We use Optical Character Recognition (OCR) during our scanning and processing workflow to make the content of each page searchable. You can view the automatically generated text below as well as copy and paste individual pieces of text to quote in your own work.
Text recognition is never 100% accurate. Many parts of the scanned page may not be reflected in the OCR text output, including: images, page layout, certain fonts or handwriting.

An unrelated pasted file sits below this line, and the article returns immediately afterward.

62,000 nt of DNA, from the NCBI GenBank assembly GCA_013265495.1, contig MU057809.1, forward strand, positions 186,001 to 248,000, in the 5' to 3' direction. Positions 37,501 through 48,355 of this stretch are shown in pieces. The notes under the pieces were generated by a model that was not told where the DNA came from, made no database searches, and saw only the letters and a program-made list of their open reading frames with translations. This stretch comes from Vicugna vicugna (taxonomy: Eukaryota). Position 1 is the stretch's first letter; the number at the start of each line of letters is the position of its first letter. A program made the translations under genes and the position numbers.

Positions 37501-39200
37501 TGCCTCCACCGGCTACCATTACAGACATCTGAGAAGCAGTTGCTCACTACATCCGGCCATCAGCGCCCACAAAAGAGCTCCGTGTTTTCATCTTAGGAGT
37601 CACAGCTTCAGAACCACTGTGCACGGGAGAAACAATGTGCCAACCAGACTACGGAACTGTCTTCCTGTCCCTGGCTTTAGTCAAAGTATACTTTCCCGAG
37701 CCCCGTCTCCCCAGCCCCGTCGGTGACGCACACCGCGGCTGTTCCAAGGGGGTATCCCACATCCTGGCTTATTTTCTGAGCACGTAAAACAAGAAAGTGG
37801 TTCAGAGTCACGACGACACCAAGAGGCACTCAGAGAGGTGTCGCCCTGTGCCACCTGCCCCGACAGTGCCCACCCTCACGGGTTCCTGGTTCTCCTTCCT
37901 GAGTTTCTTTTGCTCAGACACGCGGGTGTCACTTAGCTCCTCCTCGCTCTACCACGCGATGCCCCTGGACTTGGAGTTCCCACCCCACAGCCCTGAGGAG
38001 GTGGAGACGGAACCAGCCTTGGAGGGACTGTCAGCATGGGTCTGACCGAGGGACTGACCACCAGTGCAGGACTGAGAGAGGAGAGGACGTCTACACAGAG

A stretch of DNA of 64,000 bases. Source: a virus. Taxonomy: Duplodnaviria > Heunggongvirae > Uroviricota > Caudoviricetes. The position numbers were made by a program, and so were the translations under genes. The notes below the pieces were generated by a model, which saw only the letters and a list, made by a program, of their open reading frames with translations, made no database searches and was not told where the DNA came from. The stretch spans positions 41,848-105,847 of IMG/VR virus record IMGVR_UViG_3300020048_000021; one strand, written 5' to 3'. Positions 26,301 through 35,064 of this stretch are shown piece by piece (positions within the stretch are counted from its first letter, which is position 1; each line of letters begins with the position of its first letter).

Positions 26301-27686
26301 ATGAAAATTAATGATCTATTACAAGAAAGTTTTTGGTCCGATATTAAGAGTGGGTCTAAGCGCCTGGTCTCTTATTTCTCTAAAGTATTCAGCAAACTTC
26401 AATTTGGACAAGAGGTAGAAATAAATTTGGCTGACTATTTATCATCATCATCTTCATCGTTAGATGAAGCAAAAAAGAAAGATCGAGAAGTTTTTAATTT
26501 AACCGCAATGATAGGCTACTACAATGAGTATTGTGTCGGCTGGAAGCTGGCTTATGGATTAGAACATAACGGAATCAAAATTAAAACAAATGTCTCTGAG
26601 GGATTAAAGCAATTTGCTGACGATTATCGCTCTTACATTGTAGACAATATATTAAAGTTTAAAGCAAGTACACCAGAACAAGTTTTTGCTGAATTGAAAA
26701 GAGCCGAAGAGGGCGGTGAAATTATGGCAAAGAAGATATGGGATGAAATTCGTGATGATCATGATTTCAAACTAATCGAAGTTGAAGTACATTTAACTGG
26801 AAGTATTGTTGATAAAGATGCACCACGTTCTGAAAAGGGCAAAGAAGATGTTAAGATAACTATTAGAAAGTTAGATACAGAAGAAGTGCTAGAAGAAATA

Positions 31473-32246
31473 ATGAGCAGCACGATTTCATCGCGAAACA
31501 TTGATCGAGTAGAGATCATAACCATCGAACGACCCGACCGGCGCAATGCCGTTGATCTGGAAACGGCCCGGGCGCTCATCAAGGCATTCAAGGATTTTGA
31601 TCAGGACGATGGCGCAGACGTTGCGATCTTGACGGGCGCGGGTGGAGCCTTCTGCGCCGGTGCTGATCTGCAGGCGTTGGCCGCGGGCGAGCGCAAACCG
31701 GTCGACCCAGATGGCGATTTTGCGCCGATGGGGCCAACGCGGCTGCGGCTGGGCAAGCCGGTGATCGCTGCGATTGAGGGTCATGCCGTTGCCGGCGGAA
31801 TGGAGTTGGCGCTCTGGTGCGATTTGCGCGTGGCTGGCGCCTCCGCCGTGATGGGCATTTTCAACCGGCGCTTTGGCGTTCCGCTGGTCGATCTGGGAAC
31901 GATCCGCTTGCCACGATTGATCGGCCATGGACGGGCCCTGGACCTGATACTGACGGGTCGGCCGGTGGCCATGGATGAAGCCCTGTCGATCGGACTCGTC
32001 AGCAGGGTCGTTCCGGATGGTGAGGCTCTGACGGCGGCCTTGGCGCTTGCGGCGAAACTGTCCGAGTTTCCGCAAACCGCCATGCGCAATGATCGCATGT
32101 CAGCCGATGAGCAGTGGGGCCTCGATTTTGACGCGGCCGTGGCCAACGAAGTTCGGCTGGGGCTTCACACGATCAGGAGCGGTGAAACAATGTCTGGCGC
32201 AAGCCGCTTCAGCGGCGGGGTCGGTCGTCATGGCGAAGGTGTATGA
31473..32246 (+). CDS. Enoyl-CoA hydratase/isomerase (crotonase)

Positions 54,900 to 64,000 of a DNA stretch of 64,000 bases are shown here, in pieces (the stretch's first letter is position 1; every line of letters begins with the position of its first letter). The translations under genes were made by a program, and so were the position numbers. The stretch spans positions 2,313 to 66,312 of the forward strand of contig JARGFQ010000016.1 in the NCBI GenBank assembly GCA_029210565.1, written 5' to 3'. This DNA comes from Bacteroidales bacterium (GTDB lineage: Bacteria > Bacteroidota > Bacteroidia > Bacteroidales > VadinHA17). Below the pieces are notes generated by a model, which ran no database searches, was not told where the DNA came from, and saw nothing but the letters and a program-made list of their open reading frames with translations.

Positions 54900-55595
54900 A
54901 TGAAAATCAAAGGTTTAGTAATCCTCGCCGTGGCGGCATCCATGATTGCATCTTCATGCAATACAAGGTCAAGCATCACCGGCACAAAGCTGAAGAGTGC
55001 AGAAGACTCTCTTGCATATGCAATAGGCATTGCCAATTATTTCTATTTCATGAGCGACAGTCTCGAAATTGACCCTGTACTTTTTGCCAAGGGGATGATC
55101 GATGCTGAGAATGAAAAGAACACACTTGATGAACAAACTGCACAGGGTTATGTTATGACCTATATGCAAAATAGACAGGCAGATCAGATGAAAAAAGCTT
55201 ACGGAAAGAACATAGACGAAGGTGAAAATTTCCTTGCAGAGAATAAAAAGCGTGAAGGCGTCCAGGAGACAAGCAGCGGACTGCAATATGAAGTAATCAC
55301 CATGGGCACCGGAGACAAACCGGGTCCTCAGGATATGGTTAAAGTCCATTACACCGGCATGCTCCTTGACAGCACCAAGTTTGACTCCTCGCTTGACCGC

RADIO STARS THROUGH THE YEARS Did you know he sang for nickels on the East Side? And survived gang fights? . . . Almost ran away with a Russian girl? . . Read about Eddie's early years (Left) His early years really made him the swell comedian he is today. And that make- up (below) was invented by him in those days to win audiences. By EDWARD R. S A M M I S THERE was a new boy on Henry Street, selling papers. He was a skinny little kid, with a head too big for his under-sized body and great rolling pop eyes. They said he wouldn't last. Henry Street was one of the toughest streets in all of New York's tough lower East Side. Selling papers there was a privi- lege which you had to be ready to de- fend with both fists, doubled, at the drop of a hat or even sooner. The big boys came down on him. "Scram!" they said. Or its equiva- lent in slang current at the turn of the century. But the skinny boy with the pop eyes lingered just out of reach, howling, hopping, jeering and kidding. The big boys grinned. And the skinny boy stayed. The old East Side is going now, al- most gone. They have cut. a wide swathe through its middle for the erec- tion of model apartments. No one re- grets its passing. Yet, with it goes a hard, but potent training school. The East Side made Al Capone a gang lord. It made Al Smith a leader of men. And it made Eddie Cantor a great comedian. Each according to his talents. It was, in fact, the cradle for many comics: Ben Bernie, Phil Baker, Jack Pearl, the Howard Brothers, Jimmy